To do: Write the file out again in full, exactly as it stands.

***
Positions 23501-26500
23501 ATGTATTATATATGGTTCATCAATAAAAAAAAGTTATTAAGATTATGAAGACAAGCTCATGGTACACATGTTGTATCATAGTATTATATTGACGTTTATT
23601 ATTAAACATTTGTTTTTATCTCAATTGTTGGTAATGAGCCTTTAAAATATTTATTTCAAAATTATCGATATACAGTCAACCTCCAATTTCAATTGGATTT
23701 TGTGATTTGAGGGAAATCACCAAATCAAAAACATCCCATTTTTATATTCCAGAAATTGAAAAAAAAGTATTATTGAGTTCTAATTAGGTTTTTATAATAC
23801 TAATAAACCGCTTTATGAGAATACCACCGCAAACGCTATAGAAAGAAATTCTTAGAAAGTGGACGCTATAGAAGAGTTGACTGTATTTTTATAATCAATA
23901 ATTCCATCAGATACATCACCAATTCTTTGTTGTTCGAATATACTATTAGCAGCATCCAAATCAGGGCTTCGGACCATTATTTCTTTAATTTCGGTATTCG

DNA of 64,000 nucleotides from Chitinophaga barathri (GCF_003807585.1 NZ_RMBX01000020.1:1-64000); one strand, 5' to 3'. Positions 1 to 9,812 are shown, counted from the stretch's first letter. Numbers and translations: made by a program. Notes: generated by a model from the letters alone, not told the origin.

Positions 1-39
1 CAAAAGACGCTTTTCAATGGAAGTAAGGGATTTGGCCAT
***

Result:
Positions 23501-26500
23501 ATGTATTATATATGGTTCATCAATAAAAAAAAGTTATTAAGATTATGAAGACAAGCTCATGGTACACATGTTGTATCATAGTATTATATTGACGTTTATT
23601 ATTAAACATTTGTTTTTATCTCAATTGTTGGTAATGAGCCTTTAAAATATTTATTTCAAAATTATCGATATACAGTCAACCTCCAATTTCAATTGGATTT
23701 TGTGATTTGAGGGAAATCACCAAATCAAAAACATCCCATTTTTATATTCCAGAAATTGAAAAAAAAGTATTATTGAGTTCTAATTAGGTTTTTATAATAC
23801 TAATAAACCGCTTTATGAGAATACCACCGCAAACGCTATAGAAAGAAATTCTTAGAAAGTGGACGCTATAGAAGAGTTGACTGTATTTTTATAATCAATA
23901 ATTCCATCAGATACATCACCAATTCTTTGTTGTTCGAATATACTATTAGCAGCATCCAAATCAGGGCTTCGGACCATTATTTCTTTAATTTCGGTATTCG

DNA of 64,000 nucleotides from Chitinophaga barathri (GCF_003807585.1 NZ_RMBX01000020.1:1-64000); one strand, 5' to 3'. Positions 1 to 9,812 are shown, counted from the stretch's first letter. Numbers and translations: made by a program. Notes: generated by a model from the letters alone, not told the origin.

Positions 1-39
1 CAAAAGACGCTTTTCAATGGAAGTAAGGGATTTGGCCAT